Turmeric as an Anti-Inflammatory

Tumeric and Curcumin Information


General Turmeric

Using Turmeric as a Spice

Turmeric and Alzheimers

Turmeric as an Anti-Inflammatory

Turmeric and Arthritis

Turmeric and Atherosclerosis

Turmeric and Cancer

Turmeric and Cataracts

Turmeric and Cholesterol

Turmeric and Crohns Disease

Turmeric and Cystic Fibrosis

Turmeric and Liver Disease

Turmeric and Psoriasis

Research Updates

Inflammation is the human body's biological response to irritation, injury, or infection. It is a protective measure on the part of the body, intended to limit the damage caused by harmful stimuli, such as pathogens, irritants, or damaged cells and tissue. A common symptom of many conditions, inflamation typically includes redness, pain, and swelling. It can occur either internally, within body tissue, or externally on the surface of the skin. Wherever it occurs, however, inflammation causes discomfort.

Turmeric, a yellow spice related to ginger and an important ingredient in curry, has long been a staple of traditional medicine. Used for centuries in India and China to treat a variety of ailments, turmeric has numerous beneficial effects on health. Taken internally, turmeric provides remedy for the lung congestion caused by respiratory conditions such as bronchitis. Externally applied, whether topically as a powder or made into a paste which is rubbed on the inflamed area, turmeric is used to treat cuts and scrapes, as well as acne, dermatitis, and diaper rash. The reason for this is turmeric's anti-inflammatory properties, which in addition to relieving swelling are also believed to reduce the risk of infection.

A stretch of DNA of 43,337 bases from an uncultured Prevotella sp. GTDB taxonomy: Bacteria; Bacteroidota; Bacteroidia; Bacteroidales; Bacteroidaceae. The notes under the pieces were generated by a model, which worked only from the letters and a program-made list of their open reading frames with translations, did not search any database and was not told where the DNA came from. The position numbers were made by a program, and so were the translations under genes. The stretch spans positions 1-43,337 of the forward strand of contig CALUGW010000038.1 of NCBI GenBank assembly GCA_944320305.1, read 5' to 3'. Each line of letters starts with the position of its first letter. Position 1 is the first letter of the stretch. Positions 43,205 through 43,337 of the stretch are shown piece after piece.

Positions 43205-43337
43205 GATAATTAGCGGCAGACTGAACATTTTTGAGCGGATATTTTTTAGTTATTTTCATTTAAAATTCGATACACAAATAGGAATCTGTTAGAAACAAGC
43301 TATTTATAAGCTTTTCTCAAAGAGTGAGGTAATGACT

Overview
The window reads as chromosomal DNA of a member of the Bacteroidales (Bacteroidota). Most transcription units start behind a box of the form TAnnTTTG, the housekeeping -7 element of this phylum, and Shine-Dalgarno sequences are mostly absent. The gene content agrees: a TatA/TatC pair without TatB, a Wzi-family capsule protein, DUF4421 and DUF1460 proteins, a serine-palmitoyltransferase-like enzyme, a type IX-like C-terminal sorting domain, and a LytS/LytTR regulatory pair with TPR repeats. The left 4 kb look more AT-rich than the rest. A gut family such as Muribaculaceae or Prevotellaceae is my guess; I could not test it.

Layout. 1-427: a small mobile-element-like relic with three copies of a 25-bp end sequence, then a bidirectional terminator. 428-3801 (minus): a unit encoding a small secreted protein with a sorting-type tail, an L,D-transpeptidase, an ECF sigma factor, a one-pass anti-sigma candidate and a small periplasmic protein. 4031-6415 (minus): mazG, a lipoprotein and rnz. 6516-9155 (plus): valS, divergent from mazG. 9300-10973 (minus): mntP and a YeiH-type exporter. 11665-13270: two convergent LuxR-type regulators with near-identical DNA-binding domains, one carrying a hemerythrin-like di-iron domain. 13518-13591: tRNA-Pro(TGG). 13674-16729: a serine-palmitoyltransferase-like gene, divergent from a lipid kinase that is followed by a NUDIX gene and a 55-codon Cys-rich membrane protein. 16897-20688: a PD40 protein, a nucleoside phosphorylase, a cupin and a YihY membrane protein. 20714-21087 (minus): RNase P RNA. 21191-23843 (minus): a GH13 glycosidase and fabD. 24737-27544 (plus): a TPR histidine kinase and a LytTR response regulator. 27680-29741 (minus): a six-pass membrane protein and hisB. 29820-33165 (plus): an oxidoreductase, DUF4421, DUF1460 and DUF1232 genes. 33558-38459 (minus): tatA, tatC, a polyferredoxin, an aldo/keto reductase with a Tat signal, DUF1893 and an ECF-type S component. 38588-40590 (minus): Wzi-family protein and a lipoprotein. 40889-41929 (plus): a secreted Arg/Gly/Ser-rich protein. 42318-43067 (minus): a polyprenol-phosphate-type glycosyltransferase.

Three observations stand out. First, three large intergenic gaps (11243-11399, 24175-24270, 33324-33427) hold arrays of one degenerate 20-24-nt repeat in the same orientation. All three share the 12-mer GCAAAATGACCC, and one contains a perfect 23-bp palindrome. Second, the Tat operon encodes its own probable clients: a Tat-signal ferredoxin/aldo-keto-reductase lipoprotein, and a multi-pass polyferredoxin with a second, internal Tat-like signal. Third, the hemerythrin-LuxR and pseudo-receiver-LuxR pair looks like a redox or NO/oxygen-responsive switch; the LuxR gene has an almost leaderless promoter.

Turmeric's active component is curcumin, an antioxidant that has been proven to reduce inflammation. Curcumin, whose chemical name is diferuloylmethane, has been found by researchers to hinder the activity of two enzymes, called lipoxygenase and cyclooxygenase-2 (COX-2). These enzymes are responsible for both promoting and maintaining inflammation. Curcumin, by minimizing the effects of these enzymes, may also reduce inflammation as well as the pain that often accompanies it. In addition, curcumin is believed to lower the levels of histamine in the body while increasing the production of cortisone by the adrenal glands.

In recent years, researchers have begun to seriously study turmeric and curcumin, in order to determine the extent of their efficacy in preventing the onset of certain conditions. Many are also attempting to use turmeric as a basis for new treatments for a number of chronic diseases, particularly ones that do not respond well to conventional drug therapies. A study published in the International Journal of Clinical Pharmacology and Therapeutic Toxicology reports that curcumin is highly effective in reducing post-surgical inflammation, while researchers at the University of Arizona have found evidence to support turmeric's reputation as an anti-inflammatory agent specifically in regard to the joint inflammation that is common to sufferers of rheumatoid arthritis.

It is not known why turmeric is such an effective anti-inflammatory agent, but one common theory holds that curcumin causes a protein called NFkB, or Nuclear Factor-Kappa B, to remain dormant. NFkB determines which genes are turned on or off and when; it also increases the production of inflammatory proteins, which often attack the joints. By suppressing this protein, curcumin thus reduces incidences of inflammation. This idea, if correct, suggests that turmeric's therapeutic applications are far-reaching. In addition to the conditions named above, turmeric may also be used to treat a host of other inflamatory conditions, including asthma and inflammatory bowel disease (IBD).

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